Ofgem has launched an investigation into the power cuts of Friday 9 August that caused travel chaos across large parts of the country – and left thousands of homes in darkness.
It said an investigation will seek to establish what lessons can be drawn from the outage to ensure that steps can be taken to further improve the resilience of Britain’s energy network.
The regulator will also seek to establish whether any of the parties involved – National Grid ESO, National Grid Electricity Transmission, 12 distribution network operators in England and Wales and generators RWE Generation (Little Barford Power station) and Orsted (Hornsea) – breached their licence conditions.
It will review the current requirements to hold sufficient back-up power to manage the loss of generation supplies as well as how generators met their obligations on 9 August itself.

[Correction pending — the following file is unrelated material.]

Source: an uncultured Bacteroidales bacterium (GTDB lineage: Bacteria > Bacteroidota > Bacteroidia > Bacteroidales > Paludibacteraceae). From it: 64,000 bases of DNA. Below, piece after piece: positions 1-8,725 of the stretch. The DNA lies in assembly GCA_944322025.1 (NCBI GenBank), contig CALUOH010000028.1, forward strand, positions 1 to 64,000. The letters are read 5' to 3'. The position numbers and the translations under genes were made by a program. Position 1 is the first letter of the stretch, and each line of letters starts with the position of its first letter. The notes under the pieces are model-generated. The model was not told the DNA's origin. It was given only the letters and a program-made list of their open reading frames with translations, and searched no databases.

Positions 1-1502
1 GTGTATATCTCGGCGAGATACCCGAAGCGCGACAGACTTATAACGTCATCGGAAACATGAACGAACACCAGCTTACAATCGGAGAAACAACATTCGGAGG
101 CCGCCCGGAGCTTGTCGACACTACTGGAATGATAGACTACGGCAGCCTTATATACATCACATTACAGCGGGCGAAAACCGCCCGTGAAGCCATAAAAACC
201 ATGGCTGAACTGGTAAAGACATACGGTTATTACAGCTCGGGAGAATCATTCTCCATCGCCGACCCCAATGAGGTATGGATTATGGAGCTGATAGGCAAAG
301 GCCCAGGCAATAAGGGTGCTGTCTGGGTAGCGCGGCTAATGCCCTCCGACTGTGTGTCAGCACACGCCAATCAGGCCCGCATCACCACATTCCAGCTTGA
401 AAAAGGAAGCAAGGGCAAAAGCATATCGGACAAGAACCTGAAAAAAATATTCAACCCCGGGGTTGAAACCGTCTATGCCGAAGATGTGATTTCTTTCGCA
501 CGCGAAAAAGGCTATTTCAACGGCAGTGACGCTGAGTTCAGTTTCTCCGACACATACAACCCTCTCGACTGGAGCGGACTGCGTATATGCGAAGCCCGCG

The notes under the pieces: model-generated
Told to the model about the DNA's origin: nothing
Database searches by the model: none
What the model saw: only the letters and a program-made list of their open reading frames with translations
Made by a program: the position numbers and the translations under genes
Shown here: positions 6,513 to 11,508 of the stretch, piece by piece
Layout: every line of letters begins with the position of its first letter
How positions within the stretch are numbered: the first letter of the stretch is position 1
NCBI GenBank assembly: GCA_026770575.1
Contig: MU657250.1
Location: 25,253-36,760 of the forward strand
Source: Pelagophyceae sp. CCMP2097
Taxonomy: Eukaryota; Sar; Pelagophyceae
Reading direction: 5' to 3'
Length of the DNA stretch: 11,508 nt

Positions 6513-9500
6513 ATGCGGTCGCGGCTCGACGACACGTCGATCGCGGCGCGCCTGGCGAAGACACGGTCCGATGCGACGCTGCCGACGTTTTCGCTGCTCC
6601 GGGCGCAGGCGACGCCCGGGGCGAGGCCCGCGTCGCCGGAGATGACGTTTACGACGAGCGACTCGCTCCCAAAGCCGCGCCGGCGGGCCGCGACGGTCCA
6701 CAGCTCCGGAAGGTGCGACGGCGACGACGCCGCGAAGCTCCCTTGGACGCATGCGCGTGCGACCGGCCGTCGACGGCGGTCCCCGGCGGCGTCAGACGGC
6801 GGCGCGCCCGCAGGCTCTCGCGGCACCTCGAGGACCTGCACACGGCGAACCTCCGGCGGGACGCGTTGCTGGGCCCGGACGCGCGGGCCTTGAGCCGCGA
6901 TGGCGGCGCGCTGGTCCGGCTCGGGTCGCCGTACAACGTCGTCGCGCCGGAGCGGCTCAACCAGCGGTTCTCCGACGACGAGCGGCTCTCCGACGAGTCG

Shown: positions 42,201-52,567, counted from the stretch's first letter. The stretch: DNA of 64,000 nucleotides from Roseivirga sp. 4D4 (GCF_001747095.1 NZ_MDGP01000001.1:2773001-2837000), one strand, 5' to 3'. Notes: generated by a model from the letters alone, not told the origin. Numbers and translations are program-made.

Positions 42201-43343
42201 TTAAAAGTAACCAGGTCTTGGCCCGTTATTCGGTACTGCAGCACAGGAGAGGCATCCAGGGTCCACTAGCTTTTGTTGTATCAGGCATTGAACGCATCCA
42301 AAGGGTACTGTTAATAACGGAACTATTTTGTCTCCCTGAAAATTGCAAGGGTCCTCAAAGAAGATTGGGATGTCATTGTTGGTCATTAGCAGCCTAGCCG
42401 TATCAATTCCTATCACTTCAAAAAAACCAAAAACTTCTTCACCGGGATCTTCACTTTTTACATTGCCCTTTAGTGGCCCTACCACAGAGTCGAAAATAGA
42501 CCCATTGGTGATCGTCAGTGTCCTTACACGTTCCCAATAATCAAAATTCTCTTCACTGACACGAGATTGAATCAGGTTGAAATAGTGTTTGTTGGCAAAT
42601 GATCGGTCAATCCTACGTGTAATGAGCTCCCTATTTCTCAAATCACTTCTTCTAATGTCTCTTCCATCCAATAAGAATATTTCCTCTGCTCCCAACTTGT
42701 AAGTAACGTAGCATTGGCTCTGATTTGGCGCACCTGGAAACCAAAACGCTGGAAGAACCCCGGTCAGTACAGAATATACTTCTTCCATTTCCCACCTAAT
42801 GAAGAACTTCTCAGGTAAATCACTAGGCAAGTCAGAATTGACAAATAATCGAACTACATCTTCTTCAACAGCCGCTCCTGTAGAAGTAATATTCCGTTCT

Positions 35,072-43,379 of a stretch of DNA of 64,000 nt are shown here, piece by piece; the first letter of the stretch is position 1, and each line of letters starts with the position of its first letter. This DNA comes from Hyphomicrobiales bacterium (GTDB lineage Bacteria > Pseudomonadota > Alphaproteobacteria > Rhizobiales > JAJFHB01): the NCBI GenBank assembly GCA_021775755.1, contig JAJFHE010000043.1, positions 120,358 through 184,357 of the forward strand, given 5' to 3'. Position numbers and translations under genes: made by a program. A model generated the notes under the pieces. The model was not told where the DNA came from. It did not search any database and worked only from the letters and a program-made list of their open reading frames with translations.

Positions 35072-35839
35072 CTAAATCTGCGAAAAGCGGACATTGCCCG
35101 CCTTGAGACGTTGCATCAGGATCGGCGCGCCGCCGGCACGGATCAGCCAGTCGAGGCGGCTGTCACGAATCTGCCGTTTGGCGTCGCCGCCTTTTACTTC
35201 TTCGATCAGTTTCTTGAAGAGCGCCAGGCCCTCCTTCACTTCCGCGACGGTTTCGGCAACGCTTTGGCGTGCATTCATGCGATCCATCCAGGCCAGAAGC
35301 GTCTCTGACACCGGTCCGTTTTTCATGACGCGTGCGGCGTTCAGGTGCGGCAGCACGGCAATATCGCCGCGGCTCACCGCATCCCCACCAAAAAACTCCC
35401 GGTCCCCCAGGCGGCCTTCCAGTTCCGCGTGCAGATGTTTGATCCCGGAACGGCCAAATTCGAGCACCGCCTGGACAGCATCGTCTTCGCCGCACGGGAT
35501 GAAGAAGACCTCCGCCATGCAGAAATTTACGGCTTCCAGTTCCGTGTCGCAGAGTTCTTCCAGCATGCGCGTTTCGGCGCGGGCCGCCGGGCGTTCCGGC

Generators have rules on how they should respond to these faults, the investigation will look at whether these were met.
An Ofgem spokesman added that the watchdog will be looking at whether the companies made the right decisions in disconnecting thousands of people – including the damage caused to rail passengers.
Jonathan Brearley, at Ofgem, said: “The power cuts of Friday 9 August caused interruptions to consumers’ energy and significant disruption to commuters. It’s important that the industry takes all possible steps to prevent this happening again.
“Having now received National Grid ESO’s interim report, we believe there are still areas where we need to use our statutory powers to investigate these outages. This will ensure the industry learns the relevant lessons and to clearly establish whether any firm breached their obligations to deliver secure power supplies to consumers.”
It said it will take enforcement action where suppliers failed to meet their obligations.
Under the Electricity Act, this could be a penalty of up to of 10% of the regulated network's UK turnover.
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